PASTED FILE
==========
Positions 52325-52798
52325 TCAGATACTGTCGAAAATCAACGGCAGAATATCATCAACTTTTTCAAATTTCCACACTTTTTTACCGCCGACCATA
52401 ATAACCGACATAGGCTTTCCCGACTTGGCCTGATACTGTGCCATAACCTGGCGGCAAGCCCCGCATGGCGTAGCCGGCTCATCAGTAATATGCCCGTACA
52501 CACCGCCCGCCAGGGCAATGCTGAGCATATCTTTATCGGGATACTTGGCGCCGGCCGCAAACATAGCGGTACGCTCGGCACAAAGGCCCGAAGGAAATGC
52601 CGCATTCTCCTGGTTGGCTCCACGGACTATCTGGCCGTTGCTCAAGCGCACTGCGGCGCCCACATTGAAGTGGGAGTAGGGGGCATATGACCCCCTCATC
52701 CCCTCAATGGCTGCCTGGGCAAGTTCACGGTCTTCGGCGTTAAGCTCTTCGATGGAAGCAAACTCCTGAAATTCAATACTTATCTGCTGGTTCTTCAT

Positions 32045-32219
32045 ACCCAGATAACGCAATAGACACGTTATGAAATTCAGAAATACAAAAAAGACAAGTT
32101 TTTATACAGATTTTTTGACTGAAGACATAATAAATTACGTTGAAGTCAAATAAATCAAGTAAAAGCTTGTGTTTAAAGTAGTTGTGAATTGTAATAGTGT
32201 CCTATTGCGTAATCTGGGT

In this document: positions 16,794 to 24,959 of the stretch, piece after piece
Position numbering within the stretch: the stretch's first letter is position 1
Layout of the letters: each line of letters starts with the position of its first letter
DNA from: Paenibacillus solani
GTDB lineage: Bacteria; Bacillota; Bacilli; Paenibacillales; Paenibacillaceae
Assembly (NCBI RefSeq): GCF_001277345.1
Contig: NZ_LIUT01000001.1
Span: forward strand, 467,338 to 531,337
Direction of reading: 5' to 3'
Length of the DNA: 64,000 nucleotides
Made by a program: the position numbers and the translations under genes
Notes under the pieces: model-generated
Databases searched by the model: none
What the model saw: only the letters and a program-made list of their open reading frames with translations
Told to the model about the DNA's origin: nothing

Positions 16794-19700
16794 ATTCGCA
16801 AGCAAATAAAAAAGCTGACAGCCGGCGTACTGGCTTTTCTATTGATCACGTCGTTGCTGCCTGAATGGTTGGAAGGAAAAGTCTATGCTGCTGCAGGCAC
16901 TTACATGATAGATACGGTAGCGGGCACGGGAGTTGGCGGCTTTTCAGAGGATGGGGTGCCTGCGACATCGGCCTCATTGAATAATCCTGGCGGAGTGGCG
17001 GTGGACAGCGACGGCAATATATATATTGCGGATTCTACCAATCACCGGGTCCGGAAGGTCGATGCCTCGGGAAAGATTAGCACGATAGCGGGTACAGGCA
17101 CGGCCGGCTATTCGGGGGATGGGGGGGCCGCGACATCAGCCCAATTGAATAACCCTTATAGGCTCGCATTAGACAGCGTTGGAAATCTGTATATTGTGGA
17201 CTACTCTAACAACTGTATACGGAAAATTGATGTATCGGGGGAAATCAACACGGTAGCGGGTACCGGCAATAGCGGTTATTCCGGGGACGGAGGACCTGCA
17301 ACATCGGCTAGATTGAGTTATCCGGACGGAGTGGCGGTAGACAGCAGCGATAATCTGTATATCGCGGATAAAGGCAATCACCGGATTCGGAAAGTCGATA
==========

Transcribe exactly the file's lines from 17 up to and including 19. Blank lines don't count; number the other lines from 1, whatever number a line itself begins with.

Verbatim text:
Contig: NZ_LIUT01000001.1
Span: forward strand, 467,338 to 531,337
Direction of reading: 5' to 3'